Fine Gael MEP for Dublin, Brian Hayes, today (Tuesday) called for a specific target to reduce serious road traffic injuries. As European targets on road fatalities have been a major factor in reducing deaths on our roads the Dublin MEP believes that a European target on serious road traffic injuries must be introduced. Mr Hayes was speaking after declaring his support for an EU parliament initiative calling for clear and ambitious reduction targets.
“During 2014, 195 people died and 439 people were seriously injured on our roads. At least 200,000 people suffered life-changing consequences resulting from traffic collision in the EU last year alone. Recently the number of serious injuries in traffic accidents is increasing, and rose almost 3% in 2014 compared with 2013. In order to reverse this unacceptable trend, clear and ambitious reduction targets must be set.
“Targets set by Europe on road traffic deaths have been a significant support to the Minister for Transport to tackle road safety. This led to a sea change in our thinking about road safety and a significant reduction in deaths on our roads compared to a decade ago. I believe we must address the issue of serious injuries on our roads.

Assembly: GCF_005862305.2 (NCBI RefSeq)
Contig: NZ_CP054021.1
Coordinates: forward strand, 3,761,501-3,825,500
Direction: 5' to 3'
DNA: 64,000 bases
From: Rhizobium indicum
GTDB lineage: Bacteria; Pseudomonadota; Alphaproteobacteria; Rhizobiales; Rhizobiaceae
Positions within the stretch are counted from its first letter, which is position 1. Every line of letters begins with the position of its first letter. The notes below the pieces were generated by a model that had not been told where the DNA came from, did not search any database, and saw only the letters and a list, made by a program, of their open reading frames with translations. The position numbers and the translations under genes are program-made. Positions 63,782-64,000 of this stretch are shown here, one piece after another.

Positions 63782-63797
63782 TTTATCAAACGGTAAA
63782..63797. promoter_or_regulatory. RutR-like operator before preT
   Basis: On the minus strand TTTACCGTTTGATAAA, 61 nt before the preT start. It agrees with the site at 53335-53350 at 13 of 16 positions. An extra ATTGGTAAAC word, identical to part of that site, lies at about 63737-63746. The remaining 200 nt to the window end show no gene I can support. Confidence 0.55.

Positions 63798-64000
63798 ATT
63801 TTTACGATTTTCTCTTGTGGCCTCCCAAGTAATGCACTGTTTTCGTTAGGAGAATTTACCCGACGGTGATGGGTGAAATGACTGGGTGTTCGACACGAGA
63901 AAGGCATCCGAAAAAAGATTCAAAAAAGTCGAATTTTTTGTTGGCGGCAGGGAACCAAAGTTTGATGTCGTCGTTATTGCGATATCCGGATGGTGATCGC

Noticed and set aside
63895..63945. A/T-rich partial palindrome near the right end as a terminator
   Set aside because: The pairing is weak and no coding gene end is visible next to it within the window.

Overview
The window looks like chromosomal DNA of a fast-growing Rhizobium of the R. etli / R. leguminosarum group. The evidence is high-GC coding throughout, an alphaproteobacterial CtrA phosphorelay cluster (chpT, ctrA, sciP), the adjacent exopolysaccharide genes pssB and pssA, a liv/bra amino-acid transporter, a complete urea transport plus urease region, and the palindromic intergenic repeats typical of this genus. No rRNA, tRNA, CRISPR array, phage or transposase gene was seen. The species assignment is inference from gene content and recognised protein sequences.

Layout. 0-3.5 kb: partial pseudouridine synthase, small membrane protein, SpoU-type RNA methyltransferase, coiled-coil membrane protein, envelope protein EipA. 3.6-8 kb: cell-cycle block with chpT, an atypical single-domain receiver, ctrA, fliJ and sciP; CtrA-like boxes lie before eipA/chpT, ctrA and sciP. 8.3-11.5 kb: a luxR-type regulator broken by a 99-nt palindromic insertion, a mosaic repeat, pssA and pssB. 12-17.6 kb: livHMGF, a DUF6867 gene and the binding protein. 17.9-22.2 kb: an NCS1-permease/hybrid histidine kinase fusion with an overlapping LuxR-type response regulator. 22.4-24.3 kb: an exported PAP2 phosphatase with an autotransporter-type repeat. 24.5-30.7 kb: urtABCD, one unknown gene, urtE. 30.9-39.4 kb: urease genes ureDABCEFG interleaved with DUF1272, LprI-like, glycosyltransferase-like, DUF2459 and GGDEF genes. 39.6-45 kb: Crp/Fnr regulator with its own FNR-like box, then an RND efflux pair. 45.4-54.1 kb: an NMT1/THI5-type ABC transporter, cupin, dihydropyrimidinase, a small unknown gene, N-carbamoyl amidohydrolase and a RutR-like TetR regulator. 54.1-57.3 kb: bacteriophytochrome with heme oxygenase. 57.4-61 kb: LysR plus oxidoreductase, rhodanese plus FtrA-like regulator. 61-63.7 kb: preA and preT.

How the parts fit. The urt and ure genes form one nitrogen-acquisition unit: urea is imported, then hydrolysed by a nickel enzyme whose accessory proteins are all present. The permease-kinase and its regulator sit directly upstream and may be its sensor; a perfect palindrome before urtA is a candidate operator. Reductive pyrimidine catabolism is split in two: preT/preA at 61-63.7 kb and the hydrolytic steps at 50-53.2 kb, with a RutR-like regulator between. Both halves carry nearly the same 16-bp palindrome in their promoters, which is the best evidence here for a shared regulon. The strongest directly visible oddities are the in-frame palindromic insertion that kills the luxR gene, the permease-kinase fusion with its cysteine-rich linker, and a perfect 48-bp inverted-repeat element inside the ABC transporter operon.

“The fact that we are now seeing an increase in those seriously injured on our roads is a gravely worrying sign. To the families and survivors of non-fatal road traffic accidents the effects can be just as traumatic as a fatality. We must not forget the unreported road accidents that radically change people lives.
“In 2013 a European Commission working document found that a strategic and realistically ambitious reduction target could complement the current EU road safety strategy , and in its recent road safety interim evaluation, the Commission confirmed that the ‘prerequisites for setting a strategic target are fulfilled’ . I’m calling upon the Commission to meet its own recommendations by setting a specific target for reducing serious road traffic injuries, in order to tackle the number of life-changing accidents on EU roads.”